Chinese New Year

Kids Chinese New Year Painting Craft – (X Marks the Spot)

Did you know this is the most celebrated holiday in the world? Here’s a kids Chinese New Year painting craft that breathes fire. Well, not fire, but fun. We adapted this from a thumbprint painting activity at Fun Handprint Art.

kids Chinese new year painting craft

At this time of year, you may be fortunate enough to get up close to a Chinese Dragon parade. There will be bright colors, lots of drums and cymbals, and waves of movement as the dragon dances along. Either before or after, kids can make their own dragon with the colors and movement. If you have any little bells, drums, shakers, or other noise makers from the holidays, then they recreate that part too.

kids Chinese new year painting craft

This is a wonderfully easy craft using paint dabbers. Just like the spot that an X marks (for this series of posts using the letters of the alphabet, these spots mark a dragon. To start, about the middle on one side of the paper, kids paint a spot with two more just below like a triangle. This makes the head of the dragon. Continuing on down, they add a few sports to be a neck. Little Sister slid the dabber to be a line for the neck of her dragon. The next part is to paint lots of spots in the dragon’s middle, like a hump or mountain shape. After that, kids dab a long line to be the tail.

kids Chinese new year painting craft

Little Sister’s tail curved along the edge of the paper, back across the top, and curved over to meet the top of the hump. She was really into the activity. Big Sister only dabbed a small tail and then wanted to do all the colors of the rainbow. She doesn’t have the roy-g-biv order or the indigo but has the other colors. Once dry, kids can draw on some legs and add an eye or they might want to leave their kids Chinese New Year painting craft just as it is.

kids Chinese new year painting craft

Sometimes, there is a lion dance, with a large and colorfully decorated head of a lion and only the legs of the 2 dancers showing. The dragon is lifted high off the ground with many dancers carrying it on poles. Will your family watch, participate or celebrate Chinese New Year? What will you do?

 

 

Chinese New Year Activities for Kids

Any monkeys, er….kids need something to do today? Here are some fun Chinese New Year activities for kids.

Chinese New Year for kidsEach year the date of Chinese New Year changes. The lunar new year falls on the date of the new moon sometime between mid-January to mid-February. No matter when it arrives, there are lots of fun activities kids can do. Some of these activities may involve the whole community.

Will there be a Lion Dance or parade where you live? Kids can always make their own. Drums need two hands but here is a one-handed noisemaker. Put 2 or 3 plastic spoons in between 2 foil pie tins. Use a few pieces of duct tape to hold the pie plates together and let kids shake away. They can lead a parade in all the rooms of your house. Scarves are colorful on the back of your kid-dragon.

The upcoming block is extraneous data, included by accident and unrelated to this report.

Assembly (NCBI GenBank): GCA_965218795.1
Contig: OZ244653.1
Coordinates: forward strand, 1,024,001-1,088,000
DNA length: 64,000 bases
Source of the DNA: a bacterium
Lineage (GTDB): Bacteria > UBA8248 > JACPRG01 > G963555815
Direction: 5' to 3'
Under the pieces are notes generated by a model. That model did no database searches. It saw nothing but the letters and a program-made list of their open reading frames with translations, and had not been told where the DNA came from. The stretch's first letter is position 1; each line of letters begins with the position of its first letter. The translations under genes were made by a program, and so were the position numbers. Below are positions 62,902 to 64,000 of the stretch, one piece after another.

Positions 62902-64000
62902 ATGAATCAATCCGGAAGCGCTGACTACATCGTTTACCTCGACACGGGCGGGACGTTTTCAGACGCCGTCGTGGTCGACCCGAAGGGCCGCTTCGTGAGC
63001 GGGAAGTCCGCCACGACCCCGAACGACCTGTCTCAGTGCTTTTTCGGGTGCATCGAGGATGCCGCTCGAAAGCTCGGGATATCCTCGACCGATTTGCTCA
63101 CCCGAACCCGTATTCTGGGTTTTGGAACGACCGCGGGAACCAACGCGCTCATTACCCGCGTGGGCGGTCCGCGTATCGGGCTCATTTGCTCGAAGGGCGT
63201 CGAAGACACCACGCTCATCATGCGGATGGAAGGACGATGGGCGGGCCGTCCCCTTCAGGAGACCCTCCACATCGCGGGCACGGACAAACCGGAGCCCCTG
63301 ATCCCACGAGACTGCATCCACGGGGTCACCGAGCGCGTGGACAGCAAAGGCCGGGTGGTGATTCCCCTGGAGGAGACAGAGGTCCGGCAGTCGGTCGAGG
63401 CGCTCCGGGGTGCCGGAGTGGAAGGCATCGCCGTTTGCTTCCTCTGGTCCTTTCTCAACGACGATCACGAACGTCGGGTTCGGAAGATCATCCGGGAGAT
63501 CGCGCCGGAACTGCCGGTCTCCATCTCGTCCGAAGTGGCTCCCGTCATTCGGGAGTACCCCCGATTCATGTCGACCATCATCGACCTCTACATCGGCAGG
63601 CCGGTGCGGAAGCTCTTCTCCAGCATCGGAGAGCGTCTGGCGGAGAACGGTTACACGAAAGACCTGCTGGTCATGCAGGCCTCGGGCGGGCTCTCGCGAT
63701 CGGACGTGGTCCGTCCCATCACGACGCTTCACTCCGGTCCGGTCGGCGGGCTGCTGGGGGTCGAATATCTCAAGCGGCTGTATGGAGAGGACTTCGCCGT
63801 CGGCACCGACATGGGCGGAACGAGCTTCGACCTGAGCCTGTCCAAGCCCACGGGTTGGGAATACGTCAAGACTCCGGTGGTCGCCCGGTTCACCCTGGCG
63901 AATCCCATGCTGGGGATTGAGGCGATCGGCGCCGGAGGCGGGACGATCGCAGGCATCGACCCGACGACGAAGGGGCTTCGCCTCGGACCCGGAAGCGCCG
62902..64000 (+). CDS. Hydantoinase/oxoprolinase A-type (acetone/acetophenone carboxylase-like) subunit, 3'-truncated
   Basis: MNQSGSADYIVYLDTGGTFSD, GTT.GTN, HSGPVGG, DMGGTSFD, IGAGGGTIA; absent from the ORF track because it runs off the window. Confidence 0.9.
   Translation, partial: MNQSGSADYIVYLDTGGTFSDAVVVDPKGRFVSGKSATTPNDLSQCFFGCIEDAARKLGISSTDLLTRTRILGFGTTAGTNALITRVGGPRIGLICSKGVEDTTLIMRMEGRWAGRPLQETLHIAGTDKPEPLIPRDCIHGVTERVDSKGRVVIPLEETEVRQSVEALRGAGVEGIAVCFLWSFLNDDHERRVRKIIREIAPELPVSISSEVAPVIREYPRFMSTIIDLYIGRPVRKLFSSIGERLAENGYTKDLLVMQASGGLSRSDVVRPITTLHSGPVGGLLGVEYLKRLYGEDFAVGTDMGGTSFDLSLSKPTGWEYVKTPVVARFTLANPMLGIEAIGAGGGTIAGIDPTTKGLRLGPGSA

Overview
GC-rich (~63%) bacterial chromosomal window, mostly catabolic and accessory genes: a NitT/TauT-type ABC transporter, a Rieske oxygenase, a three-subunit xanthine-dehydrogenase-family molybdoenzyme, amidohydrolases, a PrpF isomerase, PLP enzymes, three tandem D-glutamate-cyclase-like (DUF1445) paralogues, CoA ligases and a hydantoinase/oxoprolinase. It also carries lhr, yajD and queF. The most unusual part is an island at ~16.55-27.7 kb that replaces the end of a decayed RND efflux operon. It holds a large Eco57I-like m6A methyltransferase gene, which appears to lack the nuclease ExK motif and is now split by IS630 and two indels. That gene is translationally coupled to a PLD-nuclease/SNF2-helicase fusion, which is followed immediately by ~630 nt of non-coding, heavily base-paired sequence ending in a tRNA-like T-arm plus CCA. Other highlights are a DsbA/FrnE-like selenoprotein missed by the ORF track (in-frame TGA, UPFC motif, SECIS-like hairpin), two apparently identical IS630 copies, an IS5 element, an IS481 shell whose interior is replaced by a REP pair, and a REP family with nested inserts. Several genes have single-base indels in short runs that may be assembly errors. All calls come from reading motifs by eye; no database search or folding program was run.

A Chinese lantern is a fun and easy project. Find a fairly stiff piece of paper and fold in half. Old cards work well. Adult hands can draw some lines about an inch apart starting from the fold and going up to almost the top. Draw a heavy, red stop line about an inch from the top. Kids cut along the straight lines but only as far as the line to stop. Once done, unfold the card. Make a circle on the top by placing one edge of the top over the other and stapling. Make a circle at the bottom the same way. Squish down a bit so the sides bend out, making the paper lantern.

Red is an important color for this festival. Kids can cut out decorations of whatever size and shape they like. With red crayons, markers, or paint they can make something red. Once dry, this can be used too.

Do any of these Chinese New Year activities for kids appeal to you and your child?

Children’s Books for Chinese New Year

There are many wonderful children’s books for Chinese New Year with bright colors and exciting pictures. Whether this is a tradition in your family or not, many kids will want to know more about this celebration. Many communities will have special events and kids will have questions about what is happening. Books are a great place for answers. children's books chinese new year

In Joan Holub and Benrei Huang’s book, Dragon Dance, the kids help the rest of the family “sweep, mop, and dust the old year away” and decorate the house. Plum blossoms are a cheery sign of spring, in places where they are ready.

children's books chinese new yearThe Chinese zodiac uses animals and this is the Year of the Monkey. Oliver Chin and Kenji Ono tell the story of tell the story of Max the monkey and his challenges at school in Year of the Monkey. Intelligent and curious, monkeys love to play. Sounds like most kids, no matter what year they are born.

children's books chinese new yearKaren Katz explains many traditions in her book, My First Chinese New Year. “Red means good luck and happiness in China.”  Red is the predominant color in fabric and paper decorations. Kids may want to use red paper and cut out some of their own. The illustrations in this book are done in a Chinese style with lots of flower and geometric patterns.

children's books chinese new yearAnother Karen, Karen Chin, tells the story of Sam and his gift of lucky money in a red envelope with a golden dragon. This is a book for older children. Sam doesn’t think his money is so lucky after all when he can’t afford to buy the soccer ball or other toys that he really wants. It’s only when he shares with a man who has bare feet in the winter time  that he feels lucky and grateful.

There are many other children’s books for Chinese New Year. No matter if your family joins in these traditions, we can all thankful for the return of spring and light and for what we have and for new beginnings. Will your family celebrate the lunar new year?